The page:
No Foul Play in Cricket Coach's Death

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Prakash Singh / AFP / Getty

Pakistan cricket coach Bob Woolmer gestures during a training session in 2006.

The curious case of the dead Pakistan cricket coach just got less curious — or did it? When Bob Woolmer was found dead in his Jamaica hotel room last March, hours after his team were dumped out of the World Cup by complete outsiders Ireland, the cricket world mourned a well-loved figure in the game. But when, a few days later, Jamaican police announced they were treating Woolmer's death as murder, the sadness turned to shock. Cricket analysts and crime experts speculated that Woolmer, 58, might have been killed to prevent him spilling the beans on illegal match fixing. Or perhaps, he had simply been killed in a fit of rage by a rival, or even a player.

Now, however, Jamaican police say Woolmer wasn't murdered, after all. In a press conference on Tuesday, Police Commissioner Lucius Thomas announced that Jamaican police had found that Woolmer had died of heart failure rather than "manual strangulation" as the original autopsy had suggested. After returning with his team from the Ireland game, Woolmer retired to his room between 7:30 p.m. and 8:30 p.m., ordered room service, and later wrote at least two emails: One to his wife Gill, at their home in Cape Town, South Africa, describing his disappointment over Pakistan's loss; another to the Pakistan Cricket Board, telling them he was ready to announce his retirement. A maid found him at 10:45 the next morning, lying naked on his back on the bathroom floor.

Police say Woolmer likely suffered a heart attack, perhaps brought on by the diabetes he struggled with. The new finding was based in part on reports from three independent pathologists from Britain, South Africa and Canada — all of which contradicted the findings of the local Jamaican pathologist — and a toxicology report.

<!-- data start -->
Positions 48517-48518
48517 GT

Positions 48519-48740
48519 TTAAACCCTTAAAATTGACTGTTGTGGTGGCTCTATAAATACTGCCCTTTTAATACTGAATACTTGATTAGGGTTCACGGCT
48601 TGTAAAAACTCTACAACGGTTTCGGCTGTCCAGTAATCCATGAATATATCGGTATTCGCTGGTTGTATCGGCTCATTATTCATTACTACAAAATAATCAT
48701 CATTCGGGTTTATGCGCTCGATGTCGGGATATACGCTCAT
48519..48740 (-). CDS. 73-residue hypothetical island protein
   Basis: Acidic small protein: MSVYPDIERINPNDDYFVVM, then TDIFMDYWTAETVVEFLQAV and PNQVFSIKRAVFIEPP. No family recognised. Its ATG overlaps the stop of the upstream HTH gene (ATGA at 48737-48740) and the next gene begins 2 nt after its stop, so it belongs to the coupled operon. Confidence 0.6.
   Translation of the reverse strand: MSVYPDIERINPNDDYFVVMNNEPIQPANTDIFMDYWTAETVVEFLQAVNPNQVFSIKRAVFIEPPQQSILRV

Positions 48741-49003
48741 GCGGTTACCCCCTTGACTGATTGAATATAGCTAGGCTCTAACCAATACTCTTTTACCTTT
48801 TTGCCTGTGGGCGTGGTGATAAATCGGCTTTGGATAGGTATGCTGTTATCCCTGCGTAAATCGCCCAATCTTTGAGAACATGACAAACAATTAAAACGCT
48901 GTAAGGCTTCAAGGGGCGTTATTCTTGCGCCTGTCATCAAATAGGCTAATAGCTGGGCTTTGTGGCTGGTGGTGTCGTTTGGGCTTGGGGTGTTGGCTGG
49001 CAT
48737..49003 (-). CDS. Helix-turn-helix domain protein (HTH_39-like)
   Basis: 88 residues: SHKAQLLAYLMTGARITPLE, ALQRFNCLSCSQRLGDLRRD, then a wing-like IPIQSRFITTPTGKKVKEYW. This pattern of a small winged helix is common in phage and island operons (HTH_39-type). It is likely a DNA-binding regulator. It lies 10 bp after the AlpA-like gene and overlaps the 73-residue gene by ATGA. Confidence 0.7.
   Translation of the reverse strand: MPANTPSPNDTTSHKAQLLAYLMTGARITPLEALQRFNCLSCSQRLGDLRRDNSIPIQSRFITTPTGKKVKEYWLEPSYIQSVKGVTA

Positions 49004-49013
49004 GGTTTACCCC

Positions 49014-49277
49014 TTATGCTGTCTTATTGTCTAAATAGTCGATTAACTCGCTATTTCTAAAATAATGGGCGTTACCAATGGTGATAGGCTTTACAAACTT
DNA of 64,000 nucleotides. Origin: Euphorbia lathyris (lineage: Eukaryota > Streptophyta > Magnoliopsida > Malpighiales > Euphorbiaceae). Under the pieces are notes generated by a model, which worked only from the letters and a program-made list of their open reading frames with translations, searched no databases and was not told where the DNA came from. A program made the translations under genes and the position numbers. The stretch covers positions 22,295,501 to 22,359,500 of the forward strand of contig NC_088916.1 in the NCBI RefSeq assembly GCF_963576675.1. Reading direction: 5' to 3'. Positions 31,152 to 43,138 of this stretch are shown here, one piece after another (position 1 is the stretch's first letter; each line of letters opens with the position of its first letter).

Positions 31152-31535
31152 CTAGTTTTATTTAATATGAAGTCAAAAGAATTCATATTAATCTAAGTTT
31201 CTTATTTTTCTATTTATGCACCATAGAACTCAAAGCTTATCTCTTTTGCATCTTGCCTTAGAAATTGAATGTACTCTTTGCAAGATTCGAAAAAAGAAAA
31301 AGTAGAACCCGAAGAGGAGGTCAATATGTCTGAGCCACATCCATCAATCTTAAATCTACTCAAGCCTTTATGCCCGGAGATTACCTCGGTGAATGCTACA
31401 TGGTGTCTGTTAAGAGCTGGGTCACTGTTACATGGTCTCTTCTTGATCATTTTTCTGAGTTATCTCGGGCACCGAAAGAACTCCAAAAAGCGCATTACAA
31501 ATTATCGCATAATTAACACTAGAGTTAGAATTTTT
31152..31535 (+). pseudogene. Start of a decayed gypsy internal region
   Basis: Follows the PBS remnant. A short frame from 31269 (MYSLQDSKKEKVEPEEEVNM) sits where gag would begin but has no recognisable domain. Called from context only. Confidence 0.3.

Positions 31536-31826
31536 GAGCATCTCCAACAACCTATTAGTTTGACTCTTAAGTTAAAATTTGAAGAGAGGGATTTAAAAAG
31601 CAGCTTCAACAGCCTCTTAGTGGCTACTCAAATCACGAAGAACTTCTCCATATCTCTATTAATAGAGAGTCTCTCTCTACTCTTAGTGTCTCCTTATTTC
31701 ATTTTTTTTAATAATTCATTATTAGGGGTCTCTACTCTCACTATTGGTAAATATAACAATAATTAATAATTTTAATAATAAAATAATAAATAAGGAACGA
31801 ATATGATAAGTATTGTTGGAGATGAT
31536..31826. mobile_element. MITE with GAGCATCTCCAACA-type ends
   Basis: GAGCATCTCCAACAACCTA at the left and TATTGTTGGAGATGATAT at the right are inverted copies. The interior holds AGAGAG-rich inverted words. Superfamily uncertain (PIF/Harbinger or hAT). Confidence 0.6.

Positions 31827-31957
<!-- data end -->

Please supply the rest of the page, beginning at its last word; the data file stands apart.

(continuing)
News of the latest twist had been leaked to newspapers days ago. But official confirmation would seem to bring an end to the incredible tale. The Pakistan Cricket Board said it was relieved by the finding, expressed a desire to move on, and indicated that there were unlikely to be any legal actions. Gill Woolmer released a short statement in which she and her sons expressed relief "that Bob died of natural causes. We realize that this investigation has been problematical given the circumstances and the media spotlight. We hope this matter will now be closed and that our family will be left to grieve in peace."

But in such a high-profile case, that may not be possible. Just two days ago, former South African captain Clive Rice told an Indian news network that he was convinced the death of his friend was unnatural no matter what the police were about to say. "If poison was involved, how can the death be natural?" Rice told Times Now in reference to speculation that a bottle of champagne found in Woolmer's room had been poisoned. "There were statements that said he died of poison, strangulation ... how could you just cover it up like that? Bob's body also had a bruise. How could the bruise have occurred due to the Pathologist's examination? Everyone knows that you can't bruise when you are dead as the blood stops."

Suddenly, Rice went on to say, "all the players and coaches are feeling vulnerable that it could happen to anyone if such a thing can be covered up citing natural causes. That is why we need a whole lot of answers." The police say they have given all the answers there are to give. But expect the questions to continue for years.